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A1C holds the key for diabetes

GEHA | September 22, 2022

If you’re over 45 or overweight, get a baseline A1C test.

If you suspect you — or a loved one — may be at risk for diabetes, visit your doctor and discuss taking an A1C blood test.

This simple blood test provides a view of your average blood sugar levels over the past three months. Using this data, doctors can determine prediabetes, which increases the risk of developing diabetes. Doctors can also use A1C results to diagnose diabetes or discover how well your diabetes plan is working.

A normal A1C level is below 5.7%. The goal for most adults with diabetes is less than 7%. An A1C level between 5.7% and 6.4% indicates a prediabetes range. An A1C level of 6.5% or higher is in the range for diabetes. Because the test results come back as a range of percentages, your goal should also be in a range around a target number.

If you’re over age 45, or if you’re under 45 and are overweight, you should get a baseline A1C test. The higher your A1C level, the poorer your blood sugar control and the higher your risk of diabetes complications. If the result shows you have prediabetes or diabetes, your doctor will recommend a treatment plan.

The A1C test is in addition to — not instead of — regular blood sugar self-testing if you have diabetes. Blood sugar goes up and down throughout the day and night, which isn’t captured by your A1C. If you’re reaching your A1C goal but have symptoms of highs or lows, check your blood sugar more often and at different times of the day. Keep track and share the results with your doctor.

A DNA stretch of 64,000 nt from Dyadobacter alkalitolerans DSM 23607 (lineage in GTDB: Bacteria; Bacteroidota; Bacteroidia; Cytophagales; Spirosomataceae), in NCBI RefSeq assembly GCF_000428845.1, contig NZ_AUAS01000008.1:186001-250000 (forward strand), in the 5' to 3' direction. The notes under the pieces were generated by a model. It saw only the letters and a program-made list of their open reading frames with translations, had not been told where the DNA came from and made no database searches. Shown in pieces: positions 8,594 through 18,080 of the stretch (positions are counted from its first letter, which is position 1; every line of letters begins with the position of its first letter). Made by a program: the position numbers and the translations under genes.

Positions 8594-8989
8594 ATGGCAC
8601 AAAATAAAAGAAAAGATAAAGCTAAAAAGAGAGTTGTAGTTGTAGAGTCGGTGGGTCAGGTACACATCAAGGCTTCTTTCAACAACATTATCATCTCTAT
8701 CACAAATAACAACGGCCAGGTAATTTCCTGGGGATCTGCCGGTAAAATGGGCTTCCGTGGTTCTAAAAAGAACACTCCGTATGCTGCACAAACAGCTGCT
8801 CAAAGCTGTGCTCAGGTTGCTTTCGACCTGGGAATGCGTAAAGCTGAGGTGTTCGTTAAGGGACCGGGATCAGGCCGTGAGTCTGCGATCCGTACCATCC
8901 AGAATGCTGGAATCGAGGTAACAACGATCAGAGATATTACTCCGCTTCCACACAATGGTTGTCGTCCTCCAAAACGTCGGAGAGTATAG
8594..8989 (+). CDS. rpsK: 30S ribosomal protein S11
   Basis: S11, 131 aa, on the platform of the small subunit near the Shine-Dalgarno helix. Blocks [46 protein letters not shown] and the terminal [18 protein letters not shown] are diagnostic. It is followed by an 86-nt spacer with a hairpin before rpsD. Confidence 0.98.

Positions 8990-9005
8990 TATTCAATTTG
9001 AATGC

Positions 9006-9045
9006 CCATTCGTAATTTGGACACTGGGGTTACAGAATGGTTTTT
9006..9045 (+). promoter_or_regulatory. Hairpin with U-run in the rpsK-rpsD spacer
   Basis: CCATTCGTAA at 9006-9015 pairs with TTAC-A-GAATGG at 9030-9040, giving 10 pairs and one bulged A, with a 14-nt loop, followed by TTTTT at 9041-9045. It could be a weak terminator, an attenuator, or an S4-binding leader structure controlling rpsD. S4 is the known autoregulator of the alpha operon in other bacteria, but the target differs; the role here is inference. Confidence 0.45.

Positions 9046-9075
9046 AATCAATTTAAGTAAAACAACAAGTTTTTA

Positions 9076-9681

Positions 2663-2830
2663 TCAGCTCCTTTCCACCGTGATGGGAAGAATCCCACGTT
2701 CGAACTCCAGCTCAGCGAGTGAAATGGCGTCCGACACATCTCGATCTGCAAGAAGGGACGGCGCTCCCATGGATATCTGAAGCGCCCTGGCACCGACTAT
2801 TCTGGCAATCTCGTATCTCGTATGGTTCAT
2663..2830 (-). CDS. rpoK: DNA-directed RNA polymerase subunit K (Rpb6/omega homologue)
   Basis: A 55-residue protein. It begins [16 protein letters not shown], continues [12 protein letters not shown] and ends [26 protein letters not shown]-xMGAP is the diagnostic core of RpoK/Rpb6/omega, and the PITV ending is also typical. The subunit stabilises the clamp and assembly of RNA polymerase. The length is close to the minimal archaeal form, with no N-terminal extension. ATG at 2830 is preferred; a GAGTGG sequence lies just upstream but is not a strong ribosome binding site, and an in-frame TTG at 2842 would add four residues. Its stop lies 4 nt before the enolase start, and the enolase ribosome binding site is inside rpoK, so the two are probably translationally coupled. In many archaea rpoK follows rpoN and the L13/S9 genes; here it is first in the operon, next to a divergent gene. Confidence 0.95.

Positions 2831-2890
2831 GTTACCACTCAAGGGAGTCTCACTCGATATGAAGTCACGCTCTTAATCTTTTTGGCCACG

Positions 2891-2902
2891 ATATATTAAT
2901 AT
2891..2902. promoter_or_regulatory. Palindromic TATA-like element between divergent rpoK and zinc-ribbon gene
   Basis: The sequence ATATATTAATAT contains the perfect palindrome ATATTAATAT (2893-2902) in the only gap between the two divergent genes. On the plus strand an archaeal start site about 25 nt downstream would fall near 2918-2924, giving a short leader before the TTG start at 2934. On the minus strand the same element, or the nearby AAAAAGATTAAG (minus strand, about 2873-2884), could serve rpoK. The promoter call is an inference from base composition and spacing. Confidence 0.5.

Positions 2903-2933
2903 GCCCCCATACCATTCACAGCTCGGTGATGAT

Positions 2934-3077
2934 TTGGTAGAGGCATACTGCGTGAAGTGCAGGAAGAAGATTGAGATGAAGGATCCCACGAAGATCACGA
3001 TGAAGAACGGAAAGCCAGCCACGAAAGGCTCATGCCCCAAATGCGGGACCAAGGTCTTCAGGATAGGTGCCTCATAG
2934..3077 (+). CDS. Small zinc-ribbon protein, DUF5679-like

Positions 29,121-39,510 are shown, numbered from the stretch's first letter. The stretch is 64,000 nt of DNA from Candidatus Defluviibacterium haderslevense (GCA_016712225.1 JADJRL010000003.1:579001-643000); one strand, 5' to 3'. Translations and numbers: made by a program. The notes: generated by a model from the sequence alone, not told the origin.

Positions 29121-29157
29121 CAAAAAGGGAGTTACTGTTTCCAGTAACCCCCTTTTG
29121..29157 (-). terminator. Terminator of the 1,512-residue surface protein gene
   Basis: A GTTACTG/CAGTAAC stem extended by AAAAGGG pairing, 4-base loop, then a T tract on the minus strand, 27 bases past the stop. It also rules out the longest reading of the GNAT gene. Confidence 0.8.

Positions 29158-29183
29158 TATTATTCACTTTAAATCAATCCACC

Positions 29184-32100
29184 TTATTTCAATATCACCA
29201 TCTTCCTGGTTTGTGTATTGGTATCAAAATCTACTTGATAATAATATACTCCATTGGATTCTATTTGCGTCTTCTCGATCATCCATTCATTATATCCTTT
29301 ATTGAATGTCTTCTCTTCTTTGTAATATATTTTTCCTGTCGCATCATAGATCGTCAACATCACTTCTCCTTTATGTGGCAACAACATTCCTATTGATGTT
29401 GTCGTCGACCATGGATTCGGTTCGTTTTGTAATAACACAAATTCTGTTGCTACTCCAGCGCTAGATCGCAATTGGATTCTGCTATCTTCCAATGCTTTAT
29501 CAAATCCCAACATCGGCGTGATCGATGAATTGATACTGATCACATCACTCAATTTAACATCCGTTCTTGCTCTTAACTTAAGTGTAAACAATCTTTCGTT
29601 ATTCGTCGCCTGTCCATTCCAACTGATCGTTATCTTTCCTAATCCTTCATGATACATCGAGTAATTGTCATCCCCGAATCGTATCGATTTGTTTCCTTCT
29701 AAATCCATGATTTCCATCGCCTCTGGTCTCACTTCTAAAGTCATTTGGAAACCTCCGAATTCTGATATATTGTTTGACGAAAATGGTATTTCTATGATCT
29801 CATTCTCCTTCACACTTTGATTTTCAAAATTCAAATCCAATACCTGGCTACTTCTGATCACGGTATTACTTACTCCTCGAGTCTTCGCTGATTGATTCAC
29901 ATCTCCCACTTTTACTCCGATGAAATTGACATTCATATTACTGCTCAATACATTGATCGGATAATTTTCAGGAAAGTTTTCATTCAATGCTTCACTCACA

A combination of diet, exercise and medication can bring your levels down. Work closely with your doctor in managing your blood sugar level long-term.

If you haven’t established a primary care physician, GEHA has tips for finding the right primary care physician. You can also search for an in-network physician near you.

Additional resources for managing diabetes are available on the GEHA blog, and on our new diabetes resources page.

The information contained herein is for informational and educational purposes only. This information is not a substitute for professional medical advice and if you have questions regarding a medical condition, regimen, or treatment you should always seek the advice of a qualified health care provider. Never disregard or delay seeking medical advice from a qualified medical professional because of information you have read herein.

“The facts, stats and impacts of diabetes.”, Centers for Disease Control and Prevention, 24 January, 2022.
“A1C Test.” Mayo Clinic, 30 January, 2021.
“All About Your A1C.”, Centers for Disease Control and Prevention, 10 August, 2021.
“A1C does it all.”, American Diabetes Association.